Nurse Practitioner Mary Vincent was never one to shy away from travel and adventure. Stints in the Peace Corps, CARE International and the Foreign Service took her to the Pacific Islands, Haiti, Tunisia, Sierra Leone and Guinea, among other exotic locales.
Eventually, Mary heeded the call of Alaska and settled down in a small town there. After nine years, she decided to leave her small local clinic, but at 66 years old, she wasn’t quite ready to hang up either her career or her traveling shoes.
Mary had read something about locum tenens work and saw it as an intriguing opportunity. “I thought it would be an interesting way to keep practicing and see other parts of the country,” she said.
Mary reached out to Staff Care, and recruiter Chris Wood found a good fit for her: a Navajo Indian Healthcare clinic in Arizona. Mary spent four months last year at Fort Defiance Indian Hospital, and three months earlier this year at the Nahatá’ Dziil clinic in Sanders, Arizona.
As she settled into her assignment, Mary was pleased to find herself among other caring, like-minded healthcare providers and in a setting with better staffing than she previously experienced. She also found herself loving the rolling plains of the high desert. An avid animal watcher, Mary often took breaks behind the clinic in a quest to spot desert cottontail rabbits and other local fauna.
Of course, as with any healthcare setting, there were challenges.
One thing that surprised Mary was how far and wide the clinic’s patients were flung, and how rural some of the settings were. Many of her patients lived beyond the city water supply and had water brought to their homes by truck. Some used outdoor latrines, and a few didn't have electricity.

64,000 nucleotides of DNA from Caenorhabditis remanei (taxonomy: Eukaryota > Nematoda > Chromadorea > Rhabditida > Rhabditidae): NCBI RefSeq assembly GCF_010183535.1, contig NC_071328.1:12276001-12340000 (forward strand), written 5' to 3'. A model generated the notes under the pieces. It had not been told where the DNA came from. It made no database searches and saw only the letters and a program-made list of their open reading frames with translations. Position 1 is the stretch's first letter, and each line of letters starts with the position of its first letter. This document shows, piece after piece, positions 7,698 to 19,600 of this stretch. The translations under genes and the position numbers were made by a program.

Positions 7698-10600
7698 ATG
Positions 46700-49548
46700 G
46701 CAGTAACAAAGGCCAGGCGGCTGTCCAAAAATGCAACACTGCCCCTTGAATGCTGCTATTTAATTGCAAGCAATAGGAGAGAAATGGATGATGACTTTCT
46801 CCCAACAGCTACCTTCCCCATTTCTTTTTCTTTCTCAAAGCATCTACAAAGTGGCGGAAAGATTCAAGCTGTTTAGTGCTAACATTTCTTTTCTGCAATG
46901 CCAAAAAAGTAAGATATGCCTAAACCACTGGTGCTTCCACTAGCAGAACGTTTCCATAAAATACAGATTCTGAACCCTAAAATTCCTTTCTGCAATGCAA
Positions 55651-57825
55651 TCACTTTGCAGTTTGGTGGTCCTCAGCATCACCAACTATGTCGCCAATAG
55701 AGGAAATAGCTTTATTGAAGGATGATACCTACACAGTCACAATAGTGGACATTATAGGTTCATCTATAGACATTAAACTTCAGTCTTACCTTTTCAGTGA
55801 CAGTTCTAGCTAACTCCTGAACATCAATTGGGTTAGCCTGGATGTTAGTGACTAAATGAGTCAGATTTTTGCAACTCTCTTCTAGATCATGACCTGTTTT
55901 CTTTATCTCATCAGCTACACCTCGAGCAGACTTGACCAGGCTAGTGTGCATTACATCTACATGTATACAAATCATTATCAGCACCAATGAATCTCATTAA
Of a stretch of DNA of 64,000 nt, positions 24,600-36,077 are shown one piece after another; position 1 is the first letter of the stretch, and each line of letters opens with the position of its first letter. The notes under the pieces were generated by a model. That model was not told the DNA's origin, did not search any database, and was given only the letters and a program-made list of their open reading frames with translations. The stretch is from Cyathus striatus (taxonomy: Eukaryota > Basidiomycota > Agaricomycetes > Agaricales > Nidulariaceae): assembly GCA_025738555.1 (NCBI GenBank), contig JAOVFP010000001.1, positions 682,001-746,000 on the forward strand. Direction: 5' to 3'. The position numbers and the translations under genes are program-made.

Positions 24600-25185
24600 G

In addition to lack of utilities, lack of transportation was often an issue. Patients would sometimes have to catch a ride with someone, or rely on bus service that ran to the clinic once a day. This meant Mary saw a lot of walk-ins who missed their regular appointments.
Despite these challenges, Mary said that one of the most rewarding aspects of working at the clinic was the commitment of the staff to providing good healthcare to their patients, regardless of their location or economic status.
Mary advises those considering locum tenens work, especially in an Indian health or government setting, to be flexible. “Look at things you haven’t thought of before, look at different parts of the country,” she said. Having an open and outgoing personality also helps, since smaller communities may not be as open to outsiders. “Even if you are reserved, if you can try to go past your comfort level, people sense that you’re open to them.”
Where will she go next? She is still working with Staff Care recruiter Chris Wood, who has an eye out for her next adventure, this time possibly a little closer to her home in Alaska.
If you would like to learn more about working locum tenens or opportunities in rewarding settings such as Indian Healthcare clinics, please contact one of our recruiters today at (800) 685-2272.